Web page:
2. That counsel for defendants, in good faith believed that he would be given reasonable time within which to comment on the formal offer in writing, only to know that counsel for plaintiffs orally offered their exhibits in open court and that the same were admitted by the Honorable Court; and that when this case was called on March 30 and 31, 1992, the undersigned counsel honestly believed that said schedule would be cancelled, pending on the submission of the comments made by the defendants on the formal offer; but it was not so, as the exhibits were admitted in open court. 11

In its order of 26 May 1992, the trial court denied the motion, finding it to be "devoid of meritorious basis," as Atty. Buban could have filed a motion for postponement. 12 Atty. Buban then filed a motion to reconsider 13 the order of denial, which was likewise denied by the trial court in its order of 12 August 1992. 14 Nothing more was done by the petitioners after receipt of the order of 12 August 1992. A perusal of the first and second motions for reconsideration discloses absence of any claim that the petitioners have meritorious defenses. Clearly, therefore, the trial court committed no error in declaring the case submitted for decision on the basis of private respondent's evidence.

The second imputed error is without merit either.

Civil Case No. 373 is an action for damages based on quasi-delict 15 under Article 2176 and 2180 of the Civil Code against petitioner Manilhig and his employer, petitioner Philtranco, respectively. These articles pertinently provide:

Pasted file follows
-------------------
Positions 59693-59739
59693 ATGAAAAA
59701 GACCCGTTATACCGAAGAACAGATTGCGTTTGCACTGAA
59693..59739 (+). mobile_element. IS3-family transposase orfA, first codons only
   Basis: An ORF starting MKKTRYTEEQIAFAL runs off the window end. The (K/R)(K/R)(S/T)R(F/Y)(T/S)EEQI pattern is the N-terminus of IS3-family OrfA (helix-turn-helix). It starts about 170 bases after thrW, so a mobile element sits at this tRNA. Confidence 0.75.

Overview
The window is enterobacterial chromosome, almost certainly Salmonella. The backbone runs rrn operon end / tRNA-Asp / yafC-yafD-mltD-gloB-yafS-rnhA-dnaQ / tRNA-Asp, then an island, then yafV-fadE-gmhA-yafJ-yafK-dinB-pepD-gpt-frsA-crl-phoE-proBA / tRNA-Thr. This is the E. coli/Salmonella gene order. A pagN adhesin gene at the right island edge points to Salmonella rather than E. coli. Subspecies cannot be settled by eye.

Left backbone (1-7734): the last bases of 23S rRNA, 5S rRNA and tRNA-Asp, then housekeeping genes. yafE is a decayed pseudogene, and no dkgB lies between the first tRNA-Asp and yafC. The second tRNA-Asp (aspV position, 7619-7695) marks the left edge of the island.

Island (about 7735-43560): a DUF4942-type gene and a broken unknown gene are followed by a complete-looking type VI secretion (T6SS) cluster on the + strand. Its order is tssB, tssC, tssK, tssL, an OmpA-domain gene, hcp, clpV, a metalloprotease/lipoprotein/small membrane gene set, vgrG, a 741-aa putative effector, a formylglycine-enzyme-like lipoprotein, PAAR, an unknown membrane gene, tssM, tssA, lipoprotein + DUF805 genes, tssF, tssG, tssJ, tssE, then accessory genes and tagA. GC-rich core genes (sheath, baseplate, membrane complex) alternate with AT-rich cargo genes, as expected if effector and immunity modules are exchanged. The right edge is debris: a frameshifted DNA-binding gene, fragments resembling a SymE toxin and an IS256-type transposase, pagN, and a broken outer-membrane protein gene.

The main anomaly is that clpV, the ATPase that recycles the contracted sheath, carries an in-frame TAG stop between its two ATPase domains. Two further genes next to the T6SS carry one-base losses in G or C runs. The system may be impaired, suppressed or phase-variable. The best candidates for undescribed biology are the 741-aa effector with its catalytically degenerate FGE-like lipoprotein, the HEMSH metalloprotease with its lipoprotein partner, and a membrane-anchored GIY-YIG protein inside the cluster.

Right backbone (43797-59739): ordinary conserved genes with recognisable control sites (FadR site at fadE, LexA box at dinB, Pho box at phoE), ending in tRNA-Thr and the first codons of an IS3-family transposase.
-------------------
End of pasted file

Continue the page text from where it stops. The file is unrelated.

Art. 2176. Whoever by act or omission causes damage to another, there being fault or negligence, is obliged to pay for the damage done. Such fault or negligence, if there is no pre-existing contractual relation between the parties, is called a quasi-delict and is governed by the provisions of this Chapter.

Art. 2180. The obligation imposed by Article 2176 is demandable not only for one's own acts or omissions, but also for those of persons for whom one is responsible.

xxx xxx xxx

The owners and managers of an establishment or enterprise are likewise responsible for damages caused by their employees in the service of the branches in which the latter are employed or on the occasion of their functions.

Employers shall be liable for the damages caused by their employees and household helpers acting within the scope of their assigned tasks even though the former are not engaged in any business or industry.